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A Journal on Applied Physiology, Biomechanics, Preventive Medicine,
Sports Medicine and Traumatology, Sports Psychology
Indexed/Abstracted in: Chemical Abstracts, CINAHL, Current Contents/Clinical Medicine, EMBASE, PubMed/MEDLINE, Science Citation Index Expanded (SciSearch), Scopus
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ORIGINAL ARTICLES BODY COMPOSITION
The Journal of Sports Medicine and Physical Fitness 2015 June;55(6):609-14
The effect of spinach supplementation on exercise-induced oxidative stress
Bohlooli S. 1, Barmaki S. 2, Khoshkhahesh F. 3, Nakhostin-Roohi B. 2
1 Department of Pharmacology, School of Medicine, University of Medical Sciences, Ardabil, Iran;
2 Department of Exercise Physiology, Ardabil Branch, Islamic Azad University, Ardabil, Iran;
3 University of Mohaghegh‑Ardabili, Ardabil, Iran
AIM: Nutritional supplements have been very popular among athletes and individuals. Spinach is an important dietary vegetable rich in antioxidants which is commonly consumed. This study was conducted to assess the effects of chronic daily spinach supplementation on known markers of oxidative stress and muscle damage following half-marathon in well-trained healthy young men.
METHODS: Twenty well-trained men volunteered for this study. Participants were randomized in an open study placebo-controlled fashion into two groups: Spinach (S) (N.=10) and placebo (P) (N.=10). The participants took spinach supplementation or placebo daily for 14 days before running. Participants ran 21.1 km. The spinach supplementation was prepared at 1 g/kg body weight. Total antioxidant capacity (TAC) was determined as marker of plasma antioxidant capacity. Creatine kinase (CK) was measured as marker of muscle damage and malondialdehyde (MDA), protein carbonyl (PC) and uric acid were measured as markers of oxidative stress.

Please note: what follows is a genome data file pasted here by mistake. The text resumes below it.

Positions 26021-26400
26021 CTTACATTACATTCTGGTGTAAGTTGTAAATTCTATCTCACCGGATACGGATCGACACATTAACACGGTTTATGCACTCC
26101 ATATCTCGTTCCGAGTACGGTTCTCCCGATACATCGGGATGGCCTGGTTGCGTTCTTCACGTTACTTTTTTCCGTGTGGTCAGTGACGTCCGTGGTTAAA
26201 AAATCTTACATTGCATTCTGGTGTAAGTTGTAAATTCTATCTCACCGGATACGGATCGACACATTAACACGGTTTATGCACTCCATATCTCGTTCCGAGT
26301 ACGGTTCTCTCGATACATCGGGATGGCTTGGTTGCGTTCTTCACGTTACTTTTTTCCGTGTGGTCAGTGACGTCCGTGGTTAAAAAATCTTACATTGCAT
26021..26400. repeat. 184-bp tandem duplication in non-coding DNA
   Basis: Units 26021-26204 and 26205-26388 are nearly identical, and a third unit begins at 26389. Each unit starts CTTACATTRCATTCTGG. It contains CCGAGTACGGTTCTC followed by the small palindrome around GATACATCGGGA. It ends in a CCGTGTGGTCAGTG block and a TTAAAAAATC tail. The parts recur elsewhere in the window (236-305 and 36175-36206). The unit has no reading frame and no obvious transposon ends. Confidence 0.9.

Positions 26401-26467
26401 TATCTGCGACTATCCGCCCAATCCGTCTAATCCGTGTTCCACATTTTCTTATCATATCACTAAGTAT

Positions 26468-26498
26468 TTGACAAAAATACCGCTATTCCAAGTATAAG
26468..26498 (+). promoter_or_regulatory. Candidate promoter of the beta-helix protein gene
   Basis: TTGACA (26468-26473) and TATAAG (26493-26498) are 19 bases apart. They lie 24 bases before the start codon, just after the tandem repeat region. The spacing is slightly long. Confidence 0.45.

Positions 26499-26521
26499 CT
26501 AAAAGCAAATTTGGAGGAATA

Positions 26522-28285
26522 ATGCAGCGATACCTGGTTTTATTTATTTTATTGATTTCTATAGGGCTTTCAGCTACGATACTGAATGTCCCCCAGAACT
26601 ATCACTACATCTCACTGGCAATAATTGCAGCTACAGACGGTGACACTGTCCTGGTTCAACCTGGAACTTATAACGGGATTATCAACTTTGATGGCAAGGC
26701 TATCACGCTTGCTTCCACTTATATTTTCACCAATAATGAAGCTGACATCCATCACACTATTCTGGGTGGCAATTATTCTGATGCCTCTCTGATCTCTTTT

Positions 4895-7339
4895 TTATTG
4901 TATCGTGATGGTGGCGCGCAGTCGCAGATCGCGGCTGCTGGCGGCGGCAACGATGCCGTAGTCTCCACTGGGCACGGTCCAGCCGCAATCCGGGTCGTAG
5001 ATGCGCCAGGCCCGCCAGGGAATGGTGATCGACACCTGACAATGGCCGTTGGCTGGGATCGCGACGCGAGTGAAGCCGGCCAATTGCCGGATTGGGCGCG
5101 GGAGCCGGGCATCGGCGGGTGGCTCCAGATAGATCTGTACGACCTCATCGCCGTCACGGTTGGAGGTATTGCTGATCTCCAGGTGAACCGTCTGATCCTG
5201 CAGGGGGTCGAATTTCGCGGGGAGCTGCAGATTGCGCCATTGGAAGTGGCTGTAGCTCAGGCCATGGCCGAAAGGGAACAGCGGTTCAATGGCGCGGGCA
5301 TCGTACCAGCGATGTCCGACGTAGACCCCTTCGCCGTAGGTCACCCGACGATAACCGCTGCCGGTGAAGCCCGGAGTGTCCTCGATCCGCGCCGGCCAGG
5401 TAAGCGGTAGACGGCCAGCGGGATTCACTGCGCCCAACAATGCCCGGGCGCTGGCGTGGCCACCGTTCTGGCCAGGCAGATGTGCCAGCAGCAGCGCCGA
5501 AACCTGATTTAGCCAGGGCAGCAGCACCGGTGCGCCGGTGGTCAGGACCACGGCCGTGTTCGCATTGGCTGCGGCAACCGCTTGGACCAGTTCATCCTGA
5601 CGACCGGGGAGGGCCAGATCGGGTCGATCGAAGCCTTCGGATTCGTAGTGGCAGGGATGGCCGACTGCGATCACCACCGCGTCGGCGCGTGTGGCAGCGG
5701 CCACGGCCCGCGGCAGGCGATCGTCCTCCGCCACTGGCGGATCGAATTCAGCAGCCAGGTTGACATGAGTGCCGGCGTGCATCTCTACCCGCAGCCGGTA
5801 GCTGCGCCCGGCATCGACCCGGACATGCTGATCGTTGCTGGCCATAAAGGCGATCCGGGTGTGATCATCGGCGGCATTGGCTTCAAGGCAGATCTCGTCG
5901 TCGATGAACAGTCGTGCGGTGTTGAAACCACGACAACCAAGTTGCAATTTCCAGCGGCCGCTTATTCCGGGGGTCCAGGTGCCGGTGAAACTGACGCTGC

RESULTS: TAC significantly elevated after supplementation in S group (P<0.05). Acute exercise led to elevated levels of serum MDA, PC and CK (P<0.05). Spinach supplementation maintained PC, MDA, uric acid and CK at lower levels after exercise than the placebo (P<0.05).
CONCLUSION: These results suggest that chronic daily oral supplementation of spinach has alleviating effects on known markers of oxidative stress and muscle damage following a half-marathon in well trained healthy young men.